Nationwide production of new single-family homes and apartments increased 1.5 percent to a seasonally adjusted annual rate of nearly 700,000 units in January, according to newly released figures from the U.S. Commerce Department. This marks the second-best pace of overall housing production since October 2008.
"Today's solid housing starts report indicates that builders are putting more of their crews back to work, and adds to the growing field of evidence that the overall housing market is gradually but consistently moving in the right direction," said Barry Rutenberg, chairman of the National Association of Home Builders (NAHB) and a home builder from Gainesville, Fla. In addition to today's numbers, recent builder surveys have indicated steadily increasing optimism regarding market conditions while the number of improving housing markets nationwide has grown substantially over the past six months, he noted.
"The fact that the three-month moving average for housing starts has now increased for nine consecutive months and is approaching the 700,000 mark for the first time since October 2008 is indicative of a solid recovery in housing activity stemming from recent firming in employment and consumer confidence measures," agreed NAHB Chief Economist David Crowe.
"That said, housing production is still far from what would be considered normal in a healthy market, and many challenges remain for home builders in terms of tight credit conditions, difficult appraisals and the continued flow of foreclosed properties on the market - all of which are certainly slowing the pace of improvement in both housing and the overall economy."
Following significant upward revisions reported for both November and December, single-family starts held virtually flat in January with a 1.0 percent decline to a 508,000-unit rate. Together with the revised December number, this is the best pace of single-family starts since April 2010, when the home buyer tax credit was active. Meanwhile, single-family building permits, which can be an indicator of future construction activity, also held virtually unchanged, with a 0.9 percent increase in January to 445,000 units - again, the best pace since April of 2010.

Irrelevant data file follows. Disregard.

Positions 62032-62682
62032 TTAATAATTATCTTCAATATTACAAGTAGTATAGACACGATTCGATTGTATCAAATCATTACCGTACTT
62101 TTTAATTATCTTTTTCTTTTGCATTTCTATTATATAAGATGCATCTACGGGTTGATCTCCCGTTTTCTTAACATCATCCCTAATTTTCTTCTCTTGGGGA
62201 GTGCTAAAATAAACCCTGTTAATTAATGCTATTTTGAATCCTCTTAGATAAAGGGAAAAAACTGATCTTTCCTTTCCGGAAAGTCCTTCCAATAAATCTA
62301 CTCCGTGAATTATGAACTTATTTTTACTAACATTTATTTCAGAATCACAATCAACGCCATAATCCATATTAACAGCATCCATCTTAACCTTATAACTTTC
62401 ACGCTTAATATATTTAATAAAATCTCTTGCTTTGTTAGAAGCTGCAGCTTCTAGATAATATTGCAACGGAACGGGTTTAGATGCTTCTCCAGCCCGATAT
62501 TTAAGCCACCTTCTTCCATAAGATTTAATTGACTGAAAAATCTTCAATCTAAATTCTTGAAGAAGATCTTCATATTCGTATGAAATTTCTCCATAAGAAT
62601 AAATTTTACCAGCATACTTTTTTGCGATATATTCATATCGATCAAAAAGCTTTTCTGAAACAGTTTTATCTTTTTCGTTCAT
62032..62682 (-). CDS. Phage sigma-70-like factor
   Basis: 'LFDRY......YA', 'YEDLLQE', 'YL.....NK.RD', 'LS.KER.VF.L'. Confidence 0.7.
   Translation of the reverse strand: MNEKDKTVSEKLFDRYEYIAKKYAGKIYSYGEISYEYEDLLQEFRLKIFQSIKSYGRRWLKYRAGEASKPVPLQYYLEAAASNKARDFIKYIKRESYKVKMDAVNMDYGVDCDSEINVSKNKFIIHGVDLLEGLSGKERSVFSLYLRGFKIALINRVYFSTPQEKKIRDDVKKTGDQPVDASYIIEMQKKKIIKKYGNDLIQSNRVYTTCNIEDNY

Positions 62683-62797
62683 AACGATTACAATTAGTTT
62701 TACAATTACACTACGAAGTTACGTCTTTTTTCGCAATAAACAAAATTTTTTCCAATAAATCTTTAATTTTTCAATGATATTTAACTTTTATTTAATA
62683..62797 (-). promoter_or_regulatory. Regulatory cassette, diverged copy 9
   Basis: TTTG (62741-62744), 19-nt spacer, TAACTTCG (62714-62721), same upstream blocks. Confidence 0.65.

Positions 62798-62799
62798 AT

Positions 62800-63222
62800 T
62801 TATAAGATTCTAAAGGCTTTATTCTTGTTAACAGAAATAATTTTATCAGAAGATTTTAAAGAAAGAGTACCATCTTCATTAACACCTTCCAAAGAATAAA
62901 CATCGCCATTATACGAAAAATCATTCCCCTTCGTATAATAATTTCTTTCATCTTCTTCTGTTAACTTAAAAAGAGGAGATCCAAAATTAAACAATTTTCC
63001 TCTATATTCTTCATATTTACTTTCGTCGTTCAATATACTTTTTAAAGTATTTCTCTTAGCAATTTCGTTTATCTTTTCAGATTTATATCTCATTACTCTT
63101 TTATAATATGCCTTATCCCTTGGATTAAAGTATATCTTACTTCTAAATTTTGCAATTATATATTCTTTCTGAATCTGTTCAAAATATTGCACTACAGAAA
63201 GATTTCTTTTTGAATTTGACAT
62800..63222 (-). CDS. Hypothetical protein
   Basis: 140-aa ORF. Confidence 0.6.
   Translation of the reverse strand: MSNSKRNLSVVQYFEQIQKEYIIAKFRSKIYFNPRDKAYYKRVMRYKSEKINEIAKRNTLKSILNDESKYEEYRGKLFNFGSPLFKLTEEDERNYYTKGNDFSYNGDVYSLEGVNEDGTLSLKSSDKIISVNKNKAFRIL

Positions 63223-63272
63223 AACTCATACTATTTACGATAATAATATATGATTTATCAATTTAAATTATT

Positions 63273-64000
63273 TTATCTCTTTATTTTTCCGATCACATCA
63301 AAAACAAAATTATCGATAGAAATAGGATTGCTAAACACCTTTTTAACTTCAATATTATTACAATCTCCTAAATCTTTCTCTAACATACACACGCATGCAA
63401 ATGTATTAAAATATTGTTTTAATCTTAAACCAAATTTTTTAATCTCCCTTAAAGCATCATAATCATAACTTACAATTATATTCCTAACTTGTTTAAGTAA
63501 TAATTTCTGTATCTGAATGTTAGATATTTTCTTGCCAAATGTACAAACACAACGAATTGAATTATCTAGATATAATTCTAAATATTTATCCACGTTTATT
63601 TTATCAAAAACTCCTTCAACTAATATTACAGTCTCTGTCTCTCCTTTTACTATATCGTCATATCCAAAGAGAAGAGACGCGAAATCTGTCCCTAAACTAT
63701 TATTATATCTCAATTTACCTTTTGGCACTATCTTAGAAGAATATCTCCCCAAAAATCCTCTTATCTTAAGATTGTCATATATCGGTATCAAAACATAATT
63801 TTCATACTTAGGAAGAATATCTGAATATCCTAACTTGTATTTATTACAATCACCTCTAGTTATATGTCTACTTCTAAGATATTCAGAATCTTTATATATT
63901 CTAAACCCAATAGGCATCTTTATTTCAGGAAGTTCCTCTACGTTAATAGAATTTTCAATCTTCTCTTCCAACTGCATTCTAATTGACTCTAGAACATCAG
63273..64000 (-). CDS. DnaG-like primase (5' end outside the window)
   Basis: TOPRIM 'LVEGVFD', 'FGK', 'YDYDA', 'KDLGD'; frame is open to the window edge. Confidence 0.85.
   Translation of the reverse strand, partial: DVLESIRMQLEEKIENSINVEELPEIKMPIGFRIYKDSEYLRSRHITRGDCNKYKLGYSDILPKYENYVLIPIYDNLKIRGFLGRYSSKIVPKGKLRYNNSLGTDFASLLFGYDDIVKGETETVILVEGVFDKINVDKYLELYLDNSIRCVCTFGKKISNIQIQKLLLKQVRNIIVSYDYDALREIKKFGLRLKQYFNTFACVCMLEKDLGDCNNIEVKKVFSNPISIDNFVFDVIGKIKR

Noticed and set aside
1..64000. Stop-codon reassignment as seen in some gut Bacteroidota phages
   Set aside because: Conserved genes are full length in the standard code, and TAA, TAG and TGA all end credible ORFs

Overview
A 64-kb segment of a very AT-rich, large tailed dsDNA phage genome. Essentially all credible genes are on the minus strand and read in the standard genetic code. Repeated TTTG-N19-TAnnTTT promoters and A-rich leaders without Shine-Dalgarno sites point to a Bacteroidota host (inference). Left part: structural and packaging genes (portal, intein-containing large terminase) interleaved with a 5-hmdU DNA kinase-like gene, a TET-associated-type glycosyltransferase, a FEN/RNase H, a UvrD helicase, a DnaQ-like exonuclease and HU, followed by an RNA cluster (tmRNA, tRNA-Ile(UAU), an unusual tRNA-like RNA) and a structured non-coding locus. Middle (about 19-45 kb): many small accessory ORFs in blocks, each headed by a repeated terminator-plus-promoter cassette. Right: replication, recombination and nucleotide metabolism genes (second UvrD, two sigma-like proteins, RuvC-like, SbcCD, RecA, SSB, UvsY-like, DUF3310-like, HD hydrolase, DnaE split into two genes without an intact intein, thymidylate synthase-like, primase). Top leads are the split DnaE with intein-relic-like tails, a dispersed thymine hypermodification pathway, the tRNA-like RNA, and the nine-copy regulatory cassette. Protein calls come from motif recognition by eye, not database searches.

The multifamily segment also continued to display greater strength in January following a 55 percent increase in starts activity in 2011 that was attributed to rising demand for rental apartments. While multifamily starts rose 8.5 percent to a seasonally adjusted annual rate of 191,000 units for the month, permits edged up 0.4 percent to 231,000 units.
The South, which is the nation's largest regional housing market, posted the biggest gain in housing starts in January with an 18.3 percent increase, while the West and Northeast also posted significant gains of 11.9 percent and 7.9 percent, respectively. The Midwest was the exception to the rule, posting a 40.7 percent decline that partially offset a dramatic gain in the previous month.
The South also posted the largest gain in permit issuance in January, with a 10.1 percent increase. Permits also rose by 4.2 percent in the Northeast, but declined 3.7 percent in the Midwest and 18.2 percent in the West.
Housing affordability at record high
Nationwide housing affordability, as measured by the National Association of Home Builders/Wells Fargo Housing Opportunity Index (HOI), rose to a record level during the fourth quarter of 2011, while prospective home buyers continued to feel the constraints of tighter credit standards and a soft economy.
HOI data indicated that 75.9 percent of all new and existing homes sold in the fourth quarter were affordable to families earning the national median income of $64,200, the highest percentage recorded in the 20-year history of the index.
In Youngstown-Warren-Boardman, Ohio, Pa., the most affordable major housing market in the country during the fourth quarter, 95.1 percent of all homes sold during the quarter were affordable to households earning the area's median family income of $54,900.
Also ranking at the top of the most affordable major housing markets, in descending order were Lakeland-Winter Haven, Fla.; Modesto, Calif.; Harrisburg-Carlisle, Pa.; and Toledo, Ohio.
Among smaller housing markets, the most affordable was Kokomo, Ind., where 99.2 percent of homes sold during the fourth quarter of 2011 were affordable to families earning the median income of $59,100. Other smaller housing markets at the top of the index included Fairbanks, Alaska; Cumberland, Md.-W.Va.; Lima, Ohio; and Rockford, Ill.
In New York-White Plain-Wayne, N.Y.-N.J., the least affordable major housing market during 2011's fourth quarter, 29.0 percent of all homes sold were affordable to those earning the area's media income of $67,400. This was the 15th consecutive quarter in which the New York metropolitan division held this position.
Other major metro area at the bottom of the affordability index included Honolulu; San Francisco-San Mateo-Redwood City, Calif.; Santa Ana-Anaheim-Irvine, Calif.; and Los Angeles-Long Beach-Glendale, Calif., respectively.
Ocean City, N.J., where 47.5 percent of the homes were affordable to families earning the median income of $70,100, was the least affordable of the smaller metro housing markets in the country during the fourth quarter. Other small metro areas ranking near the bottom included Laredo, Texas; San Luis Obispo-Paso Robles, Calif.; Santa Cruz-Watsonville, Calif.; and Brownsville-Harlingen, Texas.
Visitwww.nahb.org/hoifor tables, historic data and details.